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Classics in Post-Colonial Worlds$
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Lorna Hardwick and Carol Gillespie

Print publication date: 2007

Print ISBN-13: 9780199296101

Published to Oxford Scholarship Online: February 2010

DOI: 10.1093/acprof:oso/9780199296101.001.0001

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Trojan Women in Yorubaland: Femi Osofisan Women of Owu

Trojan Women in Yorubaland: Femi Osofisan Women of Owu

(p.15) 1 Trojan Women in Yorubaland: Femi Osofisan Women of Owu1
Classics in Post-Colonial Worlds

Felix Budelmann

Oxford University Press

This chapter is devoted to Women of Owu, a new adaptation of Euripides’s Trojan Women by the Nigerian playwright Femi Osofisan. The play is set outside the burning city, not of Troy, but of Owu in Yorubaland, part of what is now Nigeria. It tells about the sufferings imposed by war. Its main mode is empathy and pity for the victims of war, especially the women. Owu is in ruins, and its former inhabitants are constantly threatened by rape, displacement, slavery, degradation, and death. The chapter first discusses four notable features of the play, all related to the blend of Greek, 19th century Yoruba, and contemporary European/American and, indeed, African elements: its presentation of an aggressive war and its consequences; its emphasis on communality rather than individuality; its treatment of gender; and its form and tone. The chapter also looks at the more abstract audiences constituted by different scholarly disciplines in the context of the interdisciplinary discourse of classics and post-colonial studies.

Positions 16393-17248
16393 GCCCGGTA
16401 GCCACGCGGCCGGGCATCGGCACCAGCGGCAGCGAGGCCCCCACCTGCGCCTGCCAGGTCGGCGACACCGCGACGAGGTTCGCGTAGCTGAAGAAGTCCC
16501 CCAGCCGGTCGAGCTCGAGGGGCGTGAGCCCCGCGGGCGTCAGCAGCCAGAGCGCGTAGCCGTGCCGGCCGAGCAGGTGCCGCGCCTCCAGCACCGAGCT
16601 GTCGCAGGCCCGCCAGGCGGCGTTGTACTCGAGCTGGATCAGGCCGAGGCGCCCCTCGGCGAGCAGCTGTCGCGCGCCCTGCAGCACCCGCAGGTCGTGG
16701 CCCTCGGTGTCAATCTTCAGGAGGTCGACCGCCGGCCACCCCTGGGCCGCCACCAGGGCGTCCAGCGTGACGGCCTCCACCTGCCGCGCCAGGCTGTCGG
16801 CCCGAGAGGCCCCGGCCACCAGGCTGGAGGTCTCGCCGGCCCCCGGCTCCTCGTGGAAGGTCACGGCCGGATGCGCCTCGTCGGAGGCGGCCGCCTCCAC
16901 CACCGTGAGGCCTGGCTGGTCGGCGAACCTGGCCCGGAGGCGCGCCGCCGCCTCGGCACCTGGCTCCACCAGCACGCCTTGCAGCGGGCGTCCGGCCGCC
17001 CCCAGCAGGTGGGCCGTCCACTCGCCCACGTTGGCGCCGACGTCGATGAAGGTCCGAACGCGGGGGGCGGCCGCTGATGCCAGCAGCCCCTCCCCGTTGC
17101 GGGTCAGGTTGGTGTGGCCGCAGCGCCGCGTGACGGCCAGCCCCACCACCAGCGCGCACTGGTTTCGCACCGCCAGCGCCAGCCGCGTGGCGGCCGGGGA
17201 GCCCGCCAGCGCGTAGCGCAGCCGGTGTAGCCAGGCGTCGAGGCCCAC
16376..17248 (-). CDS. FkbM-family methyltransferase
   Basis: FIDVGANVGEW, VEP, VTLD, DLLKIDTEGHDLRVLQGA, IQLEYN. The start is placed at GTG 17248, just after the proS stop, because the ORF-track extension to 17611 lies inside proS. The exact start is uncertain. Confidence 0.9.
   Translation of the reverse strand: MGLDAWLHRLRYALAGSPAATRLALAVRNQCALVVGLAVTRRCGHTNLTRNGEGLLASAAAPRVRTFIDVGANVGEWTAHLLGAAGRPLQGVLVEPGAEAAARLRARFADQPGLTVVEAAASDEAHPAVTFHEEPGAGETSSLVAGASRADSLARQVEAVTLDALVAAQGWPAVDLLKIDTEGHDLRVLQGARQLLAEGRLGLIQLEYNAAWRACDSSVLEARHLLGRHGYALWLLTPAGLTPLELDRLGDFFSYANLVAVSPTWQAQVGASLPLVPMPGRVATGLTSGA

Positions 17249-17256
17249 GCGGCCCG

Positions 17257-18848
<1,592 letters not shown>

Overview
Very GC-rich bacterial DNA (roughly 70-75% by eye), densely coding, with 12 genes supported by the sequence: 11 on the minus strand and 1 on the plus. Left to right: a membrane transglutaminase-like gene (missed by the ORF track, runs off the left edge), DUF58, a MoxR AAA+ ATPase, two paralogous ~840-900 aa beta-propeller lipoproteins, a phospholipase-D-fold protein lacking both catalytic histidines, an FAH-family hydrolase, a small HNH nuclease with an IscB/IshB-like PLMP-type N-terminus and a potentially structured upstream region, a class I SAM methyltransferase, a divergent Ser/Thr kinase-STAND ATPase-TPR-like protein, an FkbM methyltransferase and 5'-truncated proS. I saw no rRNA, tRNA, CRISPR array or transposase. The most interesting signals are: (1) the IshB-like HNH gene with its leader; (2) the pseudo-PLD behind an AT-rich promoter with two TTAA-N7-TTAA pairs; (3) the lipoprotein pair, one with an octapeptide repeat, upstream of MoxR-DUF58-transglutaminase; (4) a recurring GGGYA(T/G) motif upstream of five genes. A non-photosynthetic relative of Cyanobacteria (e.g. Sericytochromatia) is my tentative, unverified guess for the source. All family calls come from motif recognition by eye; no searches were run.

Keywords:   Femi Osofisan, Women of Owu, theatre, communality, classical literature, post-colonial literature, Yorubaland, gender

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